My Basic Investing Rules

Simple Investing Tips

A bar chart with a line graph over top of it, slowly increasing in height

I get a lot of questions about investing.

  • How should I start?
  • How does the stock market work?
  • What is high risk or low risk?
  • How do I not lose all my money?

I have plans to write a mini-book. But in the meantime here are my simple rules for investing*. If followed I think these will give you reasonable returns with a reasonable amount of risk.

  1. Use a diversified method.
    Buy stocks (shares in Canada, also called equities) and bonds. Invest in various countries and industries. Don’t put a big chunk of money into Bitcoin or marijuana stocks or whatever other fad of the week, unless you can afford to lose it all.
  2. Use a passive investing method.
    Numerous studies have shown that active management only sometimes earns you more money than the average stock market increase.
    From the Globe and Mail

    From CNBC
  3. Use a low cost method. Related to the above point, when fees are taken into account it is rare for high cost, active methods to outperform the low cost, passive methods over time.
  4. Perform routine rebalancing between asset classes, or have the company do it for you (as happens with robo-advisors and passive-method portfolio funds). This means you will always be buying low and selling high, without trying to time the market.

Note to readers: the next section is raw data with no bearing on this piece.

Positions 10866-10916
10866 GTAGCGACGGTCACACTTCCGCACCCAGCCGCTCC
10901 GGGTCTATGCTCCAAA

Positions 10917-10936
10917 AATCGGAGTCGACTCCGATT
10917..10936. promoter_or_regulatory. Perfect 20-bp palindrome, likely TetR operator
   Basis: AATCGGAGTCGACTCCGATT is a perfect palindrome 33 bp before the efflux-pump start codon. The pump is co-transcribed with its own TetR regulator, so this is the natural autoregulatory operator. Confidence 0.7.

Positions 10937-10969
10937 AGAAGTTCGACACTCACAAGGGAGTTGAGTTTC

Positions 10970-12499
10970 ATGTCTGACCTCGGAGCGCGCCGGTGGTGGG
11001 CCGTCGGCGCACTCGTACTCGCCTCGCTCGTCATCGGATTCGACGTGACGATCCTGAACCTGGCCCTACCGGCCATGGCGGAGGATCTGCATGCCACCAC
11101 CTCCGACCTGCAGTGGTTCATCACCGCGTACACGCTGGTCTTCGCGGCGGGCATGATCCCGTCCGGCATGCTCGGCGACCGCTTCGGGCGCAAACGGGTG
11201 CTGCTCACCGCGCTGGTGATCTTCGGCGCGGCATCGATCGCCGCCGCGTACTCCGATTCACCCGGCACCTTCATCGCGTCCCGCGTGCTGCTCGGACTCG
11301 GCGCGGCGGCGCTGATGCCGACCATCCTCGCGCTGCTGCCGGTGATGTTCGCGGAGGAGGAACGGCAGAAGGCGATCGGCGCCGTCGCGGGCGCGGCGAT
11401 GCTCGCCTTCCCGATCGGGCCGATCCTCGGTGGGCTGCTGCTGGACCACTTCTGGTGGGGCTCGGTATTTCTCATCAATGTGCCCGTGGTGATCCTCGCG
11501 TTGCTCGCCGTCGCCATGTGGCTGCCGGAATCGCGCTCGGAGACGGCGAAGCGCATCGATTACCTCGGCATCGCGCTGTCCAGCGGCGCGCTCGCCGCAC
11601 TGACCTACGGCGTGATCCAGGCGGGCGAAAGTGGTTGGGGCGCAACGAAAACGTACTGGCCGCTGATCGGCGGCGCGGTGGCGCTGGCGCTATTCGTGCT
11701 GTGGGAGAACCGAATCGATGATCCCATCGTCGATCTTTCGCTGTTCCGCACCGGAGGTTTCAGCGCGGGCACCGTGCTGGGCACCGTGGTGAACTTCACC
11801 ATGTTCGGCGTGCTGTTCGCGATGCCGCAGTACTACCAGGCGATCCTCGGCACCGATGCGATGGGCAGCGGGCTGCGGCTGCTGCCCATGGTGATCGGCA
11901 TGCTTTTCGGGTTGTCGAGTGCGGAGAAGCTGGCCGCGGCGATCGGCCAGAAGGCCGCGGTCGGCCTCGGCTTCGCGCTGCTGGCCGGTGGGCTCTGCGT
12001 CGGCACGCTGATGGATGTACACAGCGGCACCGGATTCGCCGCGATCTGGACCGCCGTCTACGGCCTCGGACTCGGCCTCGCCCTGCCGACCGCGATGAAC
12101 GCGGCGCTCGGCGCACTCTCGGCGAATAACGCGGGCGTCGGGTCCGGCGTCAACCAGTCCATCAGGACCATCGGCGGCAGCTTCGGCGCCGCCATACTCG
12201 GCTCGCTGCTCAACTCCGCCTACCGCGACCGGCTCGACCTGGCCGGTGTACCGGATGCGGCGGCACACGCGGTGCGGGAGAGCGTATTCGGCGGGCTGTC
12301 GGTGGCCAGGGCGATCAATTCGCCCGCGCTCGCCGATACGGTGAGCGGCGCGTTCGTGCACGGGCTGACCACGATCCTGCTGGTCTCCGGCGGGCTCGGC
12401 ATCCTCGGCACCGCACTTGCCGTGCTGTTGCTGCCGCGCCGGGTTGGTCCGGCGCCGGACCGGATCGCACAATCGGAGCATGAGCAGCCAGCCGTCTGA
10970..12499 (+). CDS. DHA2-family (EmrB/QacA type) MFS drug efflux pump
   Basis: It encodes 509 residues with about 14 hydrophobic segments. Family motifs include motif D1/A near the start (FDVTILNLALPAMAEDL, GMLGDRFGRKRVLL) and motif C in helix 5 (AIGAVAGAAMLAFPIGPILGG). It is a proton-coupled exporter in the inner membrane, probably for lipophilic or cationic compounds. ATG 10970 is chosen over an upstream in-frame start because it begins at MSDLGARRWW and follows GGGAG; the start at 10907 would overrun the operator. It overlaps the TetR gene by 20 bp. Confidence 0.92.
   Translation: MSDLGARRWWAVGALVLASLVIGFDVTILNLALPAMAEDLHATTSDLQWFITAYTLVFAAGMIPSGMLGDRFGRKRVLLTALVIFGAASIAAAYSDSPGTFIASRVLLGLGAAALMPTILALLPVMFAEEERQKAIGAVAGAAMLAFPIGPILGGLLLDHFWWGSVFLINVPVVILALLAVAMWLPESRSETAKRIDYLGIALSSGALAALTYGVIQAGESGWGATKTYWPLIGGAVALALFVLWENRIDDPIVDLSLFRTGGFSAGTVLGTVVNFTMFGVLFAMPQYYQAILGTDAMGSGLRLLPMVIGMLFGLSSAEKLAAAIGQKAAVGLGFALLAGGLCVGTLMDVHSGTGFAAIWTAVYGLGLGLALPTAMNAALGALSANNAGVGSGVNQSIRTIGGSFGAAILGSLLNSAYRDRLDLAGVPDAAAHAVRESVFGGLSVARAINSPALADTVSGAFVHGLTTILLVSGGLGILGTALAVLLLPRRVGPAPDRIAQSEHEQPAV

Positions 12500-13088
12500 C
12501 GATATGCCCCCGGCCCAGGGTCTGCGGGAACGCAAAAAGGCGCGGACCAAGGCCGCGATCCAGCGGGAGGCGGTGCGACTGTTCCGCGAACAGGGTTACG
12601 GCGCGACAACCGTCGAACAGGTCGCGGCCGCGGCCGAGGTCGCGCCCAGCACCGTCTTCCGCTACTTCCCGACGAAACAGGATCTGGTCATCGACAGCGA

5. DON’T PANIC (any HGTTG fans?) Sell. Some ways to avoid panic selling are:
    1.  Don’t sell until you actually need the money.
    2. Don’t put short-term investments in the stock market.
    3. Ignore the noise. When everyone else is panicking, stick to your strategy. During the big stock market drop in the USA in 2008, within a few years the markets recovered nicely. If you didn’t sell when everyone else did you wouldn’t have lost any money.

*I did not invent these rules. I just agree with them and invest by them. And I think most people should, too.

Want more info? Book an appointment and we can talk about your particular situation.

Want more reading material. My two favourite sources for Canadian investors are the website, Canadian Couch Potato, (start with the top tabs) and the magazine, Canadian Money Saver (check your library; you might get lucky).

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